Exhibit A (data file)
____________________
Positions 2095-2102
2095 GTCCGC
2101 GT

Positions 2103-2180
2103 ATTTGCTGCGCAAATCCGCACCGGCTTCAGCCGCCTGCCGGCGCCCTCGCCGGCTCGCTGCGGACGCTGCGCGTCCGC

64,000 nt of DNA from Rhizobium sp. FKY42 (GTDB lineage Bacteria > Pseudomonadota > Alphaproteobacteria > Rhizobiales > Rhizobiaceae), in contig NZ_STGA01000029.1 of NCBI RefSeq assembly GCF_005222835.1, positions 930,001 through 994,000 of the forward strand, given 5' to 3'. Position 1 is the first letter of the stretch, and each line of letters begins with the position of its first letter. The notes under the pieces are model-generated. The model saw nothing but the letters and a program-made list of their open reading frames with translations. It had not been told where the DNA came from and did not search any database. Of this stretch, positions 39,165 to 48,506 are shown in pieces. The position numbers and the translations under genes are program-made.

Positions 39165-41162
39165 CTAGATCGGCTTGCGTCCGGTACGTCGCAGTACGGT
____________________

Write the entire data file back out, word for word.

Positions 2095-2102
2095 GTCCGC
2101 GT

Positions 2103-2180
2103 ATTTGCTGCGCAAATCCGCACCGGCTTCAGCCGCCTGCCGGCGCCCTCGCCGGCTCGCTGCGGACGCTGCGCGTCCGC

64,000 nt of DNA from Rhizobium sp. FKY42 (GTDB lineage Bacteria > Pseudomonadota > Alphaproteobacteria > Rhizobiales > Rhizobiaceae), in contig NZ_STGA01000029.1 of NCBI RefSeq assembly GCF_005222835.1, positions 930,001 through 994,000 of the forward strand, given 5' to 3'. Position 1 is the first letter of the stretch, and each line of letters begins with the position of its first letter. The notes under the pieces are model-generated. The model saw nothing but the letters and a program-made list of their open reading frames with translations. It had not been told where the DNA came from and did not search any database. Of this stretch, positions 39,165 to 48,506 are shown in pieces. The position numbers and the translations under genes are program-made.

Positions 39165-41162
39165 CTAGATCGGCTTGCGTCCGGTACGTCGCAGTACGGT